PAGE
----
The first news of the fig tree (Ficus Carica) date back to very remote times: already in the pyramid of Giza, built-in the period between 4000 and 1500 BC, which was represented the collection of figs.
The ancient Egyptians have left in their sarcophagi descriptions of the techniques of salting and drying in the sun, and the methods to be followed in the construction of special buildings to keep them for long.
In Greece, where the fig tree was called “sykon,” the production was so active that it was necessary to create a special ruling class to control the trade, named siconfanti. The fame of the Greek figs was such as to find traces even in the banquets of kings of Asia Minor. It is said that Xerxes, after having enjoyed, to declare war to the Athenians, promising himself not to eat more until he had taken possession of the country that produced them.
For the Romans, there were three sacred plants: the olive, the vine and the fig. In some of his works Ovid tells that it was traditional to offer to friends and family fig fruits and honey pots early winter, as a wish for the new year begin gently.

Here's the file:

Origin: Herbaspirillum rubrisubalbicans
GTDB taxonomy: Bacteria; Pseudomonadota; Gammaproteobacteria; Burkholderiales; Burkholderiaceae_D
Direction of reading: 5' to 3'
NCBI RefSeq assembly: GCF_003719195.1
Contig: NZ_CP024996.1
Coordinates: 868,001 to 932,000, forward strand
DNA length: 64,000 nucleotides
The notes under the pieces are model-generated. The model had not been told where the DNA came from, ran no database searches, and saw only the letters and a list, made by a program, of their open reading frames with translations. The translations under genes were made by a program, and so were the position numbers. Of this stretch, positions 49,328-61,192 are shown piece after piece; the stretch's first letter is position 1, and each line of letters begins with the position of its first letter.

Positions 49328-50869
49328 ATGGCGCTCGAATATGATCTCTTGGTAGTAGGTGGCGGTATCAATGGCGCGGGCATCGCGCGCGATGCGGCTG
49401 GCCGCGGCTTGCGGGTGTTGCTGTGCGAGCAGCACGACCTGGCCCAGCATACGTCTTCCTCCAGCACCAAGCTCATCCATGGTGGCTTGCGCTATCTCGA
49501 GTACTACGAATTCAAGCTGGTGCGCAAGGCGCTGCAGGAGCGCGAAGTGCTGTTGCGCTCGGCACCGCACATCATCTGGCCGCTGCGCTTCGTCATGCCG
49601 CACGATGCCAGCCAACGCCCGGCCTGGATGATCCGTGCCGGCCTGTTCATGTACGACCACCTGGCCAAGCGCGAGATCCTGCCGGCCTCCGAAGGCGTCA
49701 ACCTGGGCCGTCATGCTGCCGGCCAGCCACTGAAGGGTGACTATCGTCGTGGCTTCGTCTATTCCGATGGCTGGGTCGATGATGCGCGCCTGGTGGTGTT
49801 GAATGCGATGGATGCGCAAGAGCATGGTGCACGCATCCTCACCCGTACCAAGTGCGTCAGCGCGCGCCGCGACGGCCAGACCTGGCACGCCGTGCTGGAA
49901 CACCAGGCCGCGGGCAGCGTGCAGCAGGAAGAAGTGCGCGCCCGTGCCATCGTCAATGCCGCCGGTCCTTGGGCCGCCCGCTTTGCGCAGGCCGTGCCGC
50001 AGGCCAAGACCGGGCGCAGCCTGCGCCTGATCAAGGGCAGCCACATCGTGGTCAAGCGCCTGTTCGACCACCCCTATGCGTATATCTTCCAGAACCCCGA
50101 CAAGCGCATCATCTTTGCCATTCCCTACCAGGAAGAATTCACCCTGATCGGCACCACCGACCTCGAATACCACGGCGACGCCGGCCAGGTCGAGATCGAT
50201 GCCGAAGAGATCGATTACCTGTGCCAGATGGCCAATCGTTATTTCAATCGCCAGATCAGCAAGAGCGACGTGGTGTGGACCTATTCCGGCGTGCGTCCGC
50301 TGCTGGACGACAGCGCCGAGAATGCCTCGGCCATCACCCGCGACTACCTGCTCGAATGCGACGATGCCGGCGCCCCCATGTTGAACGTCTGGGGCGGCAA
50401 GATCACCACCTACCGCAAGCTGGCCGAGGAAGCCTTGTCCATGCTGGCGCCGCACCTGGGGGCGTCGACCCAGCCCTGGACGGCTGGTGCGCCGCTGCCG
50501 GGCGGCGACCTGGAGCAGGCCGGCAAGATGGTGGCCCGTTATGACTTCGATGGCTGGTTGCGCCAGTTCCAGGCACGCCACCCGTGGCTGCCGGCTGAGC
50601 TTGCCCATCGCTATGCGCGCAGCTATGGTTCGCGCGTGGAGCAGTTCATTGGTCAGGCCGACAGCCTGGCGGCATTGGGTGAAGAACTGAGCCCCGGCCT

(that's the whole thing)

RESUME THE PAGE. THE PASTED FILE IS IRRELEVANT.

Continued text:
According to the famous botanist De Candolle, the fig tree is native to Asia Minor, where it would spread first in Greece and southern Italy (Sicily, Calabria, Basilicata), then in the Mediterranean region of northern Europe, especially in France it was found to be favorable conditions for its development.
The ancient origins of the plant are also demonstrated by the presence of fruit or simply sun leaves in many artistic representations and ancient texts. Term from which we derive the word siconico, which indicates the infructescence. The term then gave origin to the Greek word sukon which stands for all those who have illegal export.
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